Gas consumption increased last year by approximately 4% compared with 2014, according to the latest estimates from Eurogas. This rise, the first in four years, was mirrored by an increase in liquefied natural gas (LNG) imports highlighting further diversification of supply.
Initial estimates for 2015, published by Eurogas last march, suggest that gas consumption in the EU-28 was 4 603.6 terawatt-hours gross calorific value (TWh GCV), equivalent to 426.3 billion cubic metres (bcm) or 356.3 million tonnes of oil equivalent net calorific value (mtoe NCV).
One contributory factor has been the weather. Temperatures in 2015 were closer to the average than in 2014. Residential demand for gas in heating saw net increases in a number of countries. Heating capacity was reinforced in Germany, for example, where half of new-build residential construction was fitted with gas heating appliances. The capacity of the gas grids to handle the fluctuations in demand for heating, and in some countries cooling, once again highlights the flexibility of gas as a fuel.
This overall return to more normal average temperatures accounted in large part for the increase in gas demand across the EU. However, at the national level, the effect varied from country to country, as well as season to season. Several other factors, aside from the weather conditions, were also at play in 2015.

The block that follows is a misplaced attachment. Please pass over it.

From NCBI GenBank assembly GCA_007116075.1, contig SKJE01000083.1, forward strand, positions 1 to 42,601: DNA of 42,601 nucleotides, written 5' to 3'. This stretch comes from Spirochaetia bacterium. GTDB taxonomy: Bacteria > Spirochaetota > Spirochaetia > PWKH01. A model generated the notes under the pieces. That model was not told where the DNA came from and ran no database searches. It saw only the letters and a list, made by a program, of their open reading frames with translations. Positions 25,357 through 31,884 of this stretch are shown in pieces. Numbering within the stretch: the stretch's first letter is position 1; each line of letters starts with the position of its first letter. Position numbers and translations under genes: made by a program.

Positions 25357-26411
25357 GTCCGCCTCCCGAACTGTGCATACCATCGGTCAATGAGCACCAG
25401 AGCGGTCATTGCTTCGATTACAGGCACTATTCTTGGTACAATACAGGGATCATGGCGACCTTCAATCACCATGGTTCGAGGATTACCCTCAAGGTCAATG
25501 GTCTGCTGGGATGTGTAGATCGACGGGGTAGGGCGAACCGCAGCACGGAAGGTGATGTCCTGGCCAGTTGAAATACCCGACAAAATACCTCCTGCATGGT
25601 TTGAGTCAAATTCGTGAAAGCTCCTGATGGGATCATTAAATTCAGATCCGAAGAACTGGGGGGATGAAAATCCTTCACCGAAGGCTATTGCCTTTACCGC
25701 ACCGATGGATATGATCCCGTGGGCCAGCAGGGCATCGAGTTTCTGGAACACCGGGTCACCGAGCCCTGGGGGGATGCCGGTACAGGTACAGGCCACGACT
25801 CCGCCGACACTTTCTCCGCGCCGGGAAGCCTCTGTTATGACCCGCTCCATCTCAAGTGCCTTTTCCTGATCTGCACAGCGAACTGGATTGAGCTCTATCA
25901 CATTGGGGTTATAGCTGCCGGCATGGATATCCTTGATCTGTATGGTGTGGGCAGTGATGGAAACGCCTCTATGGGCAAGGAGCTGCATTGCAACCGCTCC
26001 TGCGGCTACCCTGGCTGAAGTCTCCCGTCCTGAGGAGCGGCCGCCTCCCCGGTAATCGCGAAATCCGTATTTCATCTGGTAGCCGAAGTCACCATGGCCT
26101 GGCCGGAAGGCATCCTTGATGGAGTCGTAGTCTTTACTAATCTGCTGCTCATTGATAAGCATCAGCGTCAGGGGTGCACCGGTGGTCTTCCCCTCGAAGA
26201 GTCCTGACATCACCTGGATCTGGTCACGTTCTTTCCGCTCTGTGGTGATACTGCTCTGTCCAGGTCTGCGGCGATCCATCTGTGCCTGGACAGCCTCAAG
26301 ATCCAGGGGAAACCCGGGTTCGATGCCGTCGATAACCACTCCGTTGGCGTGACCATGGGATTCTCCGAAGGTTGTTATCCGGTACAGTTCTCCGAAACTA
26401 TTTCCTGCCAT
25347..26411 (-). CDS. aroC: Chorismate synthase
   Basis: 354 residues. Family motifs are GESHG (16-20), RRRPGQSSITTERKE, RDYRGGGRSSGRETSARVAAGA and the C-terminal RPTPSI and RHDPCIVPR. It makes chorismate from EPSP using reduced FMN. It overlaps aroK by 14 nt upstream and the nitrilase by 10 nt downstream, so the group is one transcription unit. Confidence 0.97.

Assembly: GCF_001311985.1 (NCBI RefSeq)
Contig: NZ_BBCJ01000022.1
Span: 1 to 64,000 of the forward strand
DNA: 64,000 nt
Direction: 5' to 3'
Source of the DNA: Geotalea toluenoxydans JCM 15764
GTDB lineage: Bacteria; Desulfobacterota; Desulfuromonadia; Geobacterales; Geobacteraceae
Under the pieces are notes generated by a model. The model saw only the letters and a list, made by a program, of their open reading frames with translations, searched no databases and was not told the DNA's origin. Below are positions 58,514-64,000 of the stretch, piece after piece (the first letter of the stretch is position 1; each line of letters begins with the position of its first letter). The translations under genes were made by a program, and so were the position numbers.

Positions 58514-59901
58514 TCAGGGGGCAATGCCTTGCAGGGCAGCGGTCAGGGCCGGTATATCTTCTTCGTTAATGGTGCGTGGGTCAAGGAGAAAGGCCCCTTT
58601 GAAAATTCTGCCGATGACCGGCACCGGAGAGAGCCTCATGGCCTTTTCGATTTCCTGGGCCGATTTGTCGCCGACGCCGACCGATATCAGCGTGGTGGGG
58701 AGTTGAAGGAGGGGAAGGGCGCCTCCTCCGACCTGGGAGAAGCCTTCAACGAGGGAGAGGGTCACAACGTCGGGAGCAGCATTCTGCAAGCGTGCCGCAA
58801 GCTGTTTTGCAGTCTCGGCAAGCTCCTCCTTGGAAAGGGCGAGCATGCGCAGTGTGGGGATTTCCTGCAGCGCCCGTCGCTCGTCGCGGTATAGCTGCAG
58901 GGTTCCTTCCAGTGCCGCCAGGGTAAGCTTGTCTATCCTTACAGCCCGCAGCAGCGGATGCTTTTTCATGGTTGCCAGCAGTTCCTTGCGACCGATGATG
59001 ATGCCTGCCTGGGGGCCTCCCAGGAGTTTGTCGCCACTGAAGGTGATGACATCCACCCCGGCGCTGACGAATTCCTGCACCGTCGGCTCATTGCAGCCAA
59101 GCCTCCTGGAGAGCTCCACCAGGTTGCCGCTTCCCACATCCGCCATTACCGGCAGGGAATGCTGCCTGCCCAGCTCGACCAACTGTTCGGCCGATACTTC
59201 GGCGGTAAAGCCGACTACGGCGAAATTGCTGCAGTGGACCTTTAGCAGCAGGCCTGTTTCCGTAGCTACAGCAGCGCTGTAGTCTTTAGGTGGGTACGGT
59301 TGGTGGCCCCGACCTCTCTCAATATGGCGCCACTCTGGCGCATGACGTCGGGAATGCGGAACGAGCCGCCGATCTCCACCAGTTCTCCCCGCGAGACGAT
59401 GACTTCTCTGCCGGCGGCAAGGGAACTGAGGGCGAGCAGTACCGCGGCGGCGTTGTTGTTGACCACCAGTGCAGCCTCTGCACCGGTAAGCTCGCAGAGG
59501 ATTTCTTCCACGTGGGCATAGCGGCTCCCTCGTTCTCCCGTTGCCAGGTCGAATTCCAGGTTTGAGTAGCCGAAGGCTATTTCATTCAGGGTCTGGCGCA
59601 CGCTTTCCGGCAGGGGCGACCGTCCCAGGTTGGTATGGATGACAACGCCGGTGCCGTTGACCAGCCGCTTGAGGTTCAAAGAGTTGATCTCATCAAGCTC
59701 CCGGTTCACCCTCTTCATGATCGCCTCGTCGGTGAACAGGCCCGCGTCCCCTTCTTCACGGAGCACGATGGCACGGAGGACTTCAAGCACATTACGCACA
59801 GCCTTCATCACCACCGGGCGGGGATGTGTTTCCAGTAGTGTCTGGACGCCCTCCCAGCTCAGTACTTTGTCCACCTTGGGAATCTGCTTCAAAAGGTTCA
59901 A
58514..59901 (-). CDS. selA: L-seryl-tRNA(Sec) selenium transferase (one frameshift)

Countries such as the Czech Republic, France and Slovakia, for example, witnessed some economic recovery last year, which is reflected in an increase in industrial gas demand in these EU member states, while other countries continue to see decreases in this sector.
Changes in demand in the power sector also varied with some countries seeing gas gaining market share due to its decrease in price (e.g. United Kingdom) and demand for cooling (e.g. Italy, Greece), while others experienced a decline in gas demand due to various factors such as tax regimes discouraging gas consumption (e.g. Finland).
Still others saw continued, though slight, share loss due to the continued favour won by coal (e.g. Ireland, Germany, the Netherlands). LNG made up the largest share of gains in imports for some countries. In the Netherlands, for example, LNG imports roughly doubled, and Italian LNG imports increased by some 34% year-on-year.
Development in the compressed natural gas (CNG) market took noticeable advance in the Czech market where CNG consumption increased by 46% year-on-year.